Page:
Wine styles drift in and out of fashion, and some varieties that looked down and out 20 years ago are starting to come back to life. Darren Smith presents five grape varieties that came back from the dead
Assyrtiko - Santorini, Greece
When it was famous
Paris Sigalas of Domaine Sigalas explains that the vineyards of Santorini have been in uninterrupted production for more than 3,000 years.
The Minoans had a sophisticated wine trade and it is most probable that the high-acid Assyrtiko was a field blend component of the predecessor of Santorini vinsanto, which would have been shipped from the Minoan settlement of Akrotiri. It has since become the signature Santorini variety, accounting for about 70% of plantings.
Why it declined
Life on an active stratovolcano is always precarious. The last major earthquake in 1956 caused immense damage and prompted many people to abandon the island.
Winegrowing recovered relatively quickly, but the rise of tourism on the island has had a dramatic effect. In the 35 years since the property developers have moved in, vineyard plantings have dropped from 4,000ha to just 1,200ha.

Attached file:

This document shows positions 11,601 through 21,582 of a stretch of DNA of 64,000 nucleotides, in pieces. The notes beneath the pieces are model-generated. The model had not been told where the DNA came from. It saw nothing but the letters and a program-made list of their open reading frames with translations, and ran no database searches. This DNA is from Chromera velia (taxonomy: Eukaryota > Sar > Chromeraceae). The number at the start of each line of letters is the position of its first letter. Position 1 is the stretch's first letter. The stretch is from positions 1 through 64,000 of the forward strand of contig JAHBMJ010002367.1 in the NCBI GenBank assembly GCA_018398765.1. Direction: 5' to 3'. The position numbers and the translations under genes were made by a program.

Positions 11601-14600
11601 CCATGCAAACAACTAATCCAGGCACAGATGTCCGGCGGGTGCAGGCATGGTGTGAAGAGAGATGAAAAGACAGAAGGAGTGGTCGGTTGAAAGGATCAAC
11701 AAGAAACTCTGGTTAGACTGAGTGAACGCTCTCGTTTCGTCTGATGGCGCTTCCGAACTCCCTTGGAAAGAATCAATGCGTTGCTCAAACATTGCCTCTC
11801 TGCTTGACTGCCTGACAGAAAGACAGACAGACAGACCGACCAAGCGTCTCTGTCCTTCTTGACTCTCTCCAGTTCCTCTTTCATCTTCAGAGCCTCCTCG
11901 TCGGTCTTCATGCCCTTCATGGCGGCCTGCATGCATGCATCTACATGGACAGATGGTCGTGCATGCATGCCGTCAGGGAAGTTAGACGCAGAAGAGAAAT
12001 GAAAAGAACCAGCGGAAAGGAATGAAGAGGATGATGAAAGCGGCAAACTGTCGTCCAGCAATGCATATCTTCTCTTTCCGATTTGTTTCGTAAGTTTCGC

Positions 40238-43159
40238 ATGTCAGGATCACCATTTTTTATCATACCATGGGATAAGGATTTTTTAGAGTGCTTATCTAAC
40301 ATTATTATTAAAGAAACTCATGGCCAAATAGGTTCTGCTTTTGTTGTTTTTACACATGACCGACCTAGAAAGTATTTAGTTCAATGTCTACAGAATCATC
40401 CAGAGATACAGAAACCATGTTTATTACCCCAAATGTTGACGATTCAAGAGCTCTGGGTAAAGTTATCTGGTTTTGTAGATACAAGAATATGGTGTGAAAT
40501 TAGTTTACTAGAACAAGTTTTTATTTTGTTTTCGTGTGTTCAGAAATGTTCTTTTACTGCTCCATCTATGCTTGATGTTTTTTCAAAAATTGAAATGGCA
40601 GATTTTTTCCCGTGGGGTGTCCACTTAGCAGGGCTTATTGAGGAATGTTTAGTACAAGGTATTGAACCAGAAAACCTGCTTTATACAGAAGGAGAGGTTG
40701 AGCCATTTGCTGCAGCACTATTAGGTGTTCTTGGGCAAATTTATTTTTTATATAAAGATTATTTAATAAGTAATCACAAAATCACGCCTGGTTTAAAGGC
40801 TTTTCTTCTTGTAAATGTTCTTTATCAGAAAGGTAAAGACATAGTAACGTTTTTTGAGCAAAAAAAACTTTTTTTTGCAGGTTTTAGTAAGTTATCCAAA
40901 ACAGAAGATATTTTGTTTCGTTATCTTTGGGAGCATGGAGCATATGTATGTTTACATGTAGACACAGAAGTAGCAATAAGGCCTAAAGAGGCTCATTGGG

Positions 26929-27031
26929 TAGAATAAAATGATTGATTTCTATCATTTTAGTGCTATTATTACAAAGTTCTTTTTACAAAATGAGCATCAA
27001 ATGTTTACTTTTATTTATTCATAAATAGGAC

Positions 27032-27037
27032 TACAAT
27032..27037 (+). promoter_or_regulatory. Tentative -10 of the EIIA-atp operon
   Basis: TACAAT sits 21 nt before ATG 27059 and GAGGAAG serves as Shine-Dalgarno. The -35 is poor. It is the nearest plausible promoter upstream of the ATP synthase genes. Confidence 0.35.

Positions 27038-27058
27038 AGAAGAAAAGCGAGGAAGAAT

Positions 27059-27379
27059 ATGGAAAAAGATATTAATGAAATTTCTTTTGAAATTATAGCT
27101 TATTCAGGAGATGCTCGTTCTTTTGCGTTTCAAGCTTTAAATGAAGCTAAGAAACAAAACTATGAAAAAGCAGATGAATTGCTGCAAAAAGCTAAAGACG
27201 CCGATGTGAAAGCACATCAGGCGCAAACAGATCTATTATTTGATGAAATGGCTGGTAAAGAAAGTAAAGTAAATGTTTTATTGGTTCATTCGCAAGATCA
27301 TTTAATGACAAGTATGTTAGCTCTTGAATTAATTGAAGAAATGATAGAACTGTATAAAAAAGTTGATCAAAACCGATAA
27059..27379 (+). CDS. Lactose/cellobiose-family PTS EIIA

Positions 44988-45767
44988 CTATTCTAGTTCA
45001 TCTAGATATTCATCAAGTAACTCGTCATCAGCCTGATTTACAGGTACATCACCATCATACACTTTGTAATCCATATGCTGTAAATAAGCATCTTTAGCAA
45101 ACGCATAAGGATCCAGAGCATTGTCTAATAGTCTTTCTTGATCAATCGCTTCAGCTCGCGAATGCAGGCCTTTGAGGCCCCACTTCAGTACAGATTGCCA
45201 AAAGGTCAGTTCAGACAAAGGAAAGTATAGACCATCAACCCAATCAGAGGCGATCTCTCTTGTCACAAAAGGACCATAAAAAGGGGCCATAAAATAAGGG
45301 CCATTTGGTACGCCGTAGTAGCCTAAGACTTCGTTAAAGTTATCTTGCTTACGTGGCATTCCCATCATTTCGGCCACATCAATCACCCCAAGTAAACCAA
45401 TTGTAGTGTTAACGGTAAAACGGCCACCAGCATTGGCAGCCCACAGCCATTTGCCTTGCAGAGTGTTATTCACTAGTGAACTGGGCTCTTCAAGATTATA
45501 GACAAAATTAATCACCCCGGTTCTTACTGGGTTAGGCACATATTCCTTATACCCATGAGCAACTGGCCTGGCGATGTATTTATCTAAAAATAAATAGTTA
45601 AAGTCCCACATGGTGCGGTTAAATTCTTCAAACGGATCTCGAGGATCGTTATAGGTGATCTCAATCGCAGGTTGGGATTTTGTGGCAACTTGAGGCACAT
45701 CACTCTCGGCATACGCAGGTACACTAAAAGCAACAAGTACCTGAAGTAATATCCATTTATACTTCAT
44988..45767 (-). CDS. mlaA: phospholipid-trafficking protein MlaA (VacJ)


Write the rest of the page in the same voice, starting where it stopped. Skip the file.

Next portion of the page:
How it came back
Before the early 80s, wines were of inconsistent quality and prone to oxidation. With the introduction of modern cellar technology, they became more refined and precise.
The first modern varietal Assyrtiko, called Irini, was made in 1983 by oenologist Aggelos Rouvalis for the Santorini Wine Co-op (now Santo Wines). Around the same time, Boutari set up on the island, paving the way for growers like Paris Sigalas and the late Haridimos Hatzidakis.
Santorini is now one of the most expensive places in the world to make wine. In the past decade, grape prices have more than quadrupled. Possibilities for new plantings are very limited, which is why the new Ktima Mikra Thira winery was set up on the neighbouring island of Thirassia.
Why it’s good
The unique volcanic terroir of Santorini brings a saline, briny quality to the wines. The extremely low yields here (2,500kg/ha or even lower for the oldest vines) produce high levels of dry extract too. Combined with an amazingly low pH, this can produce super long-lived wines with an adamantine core.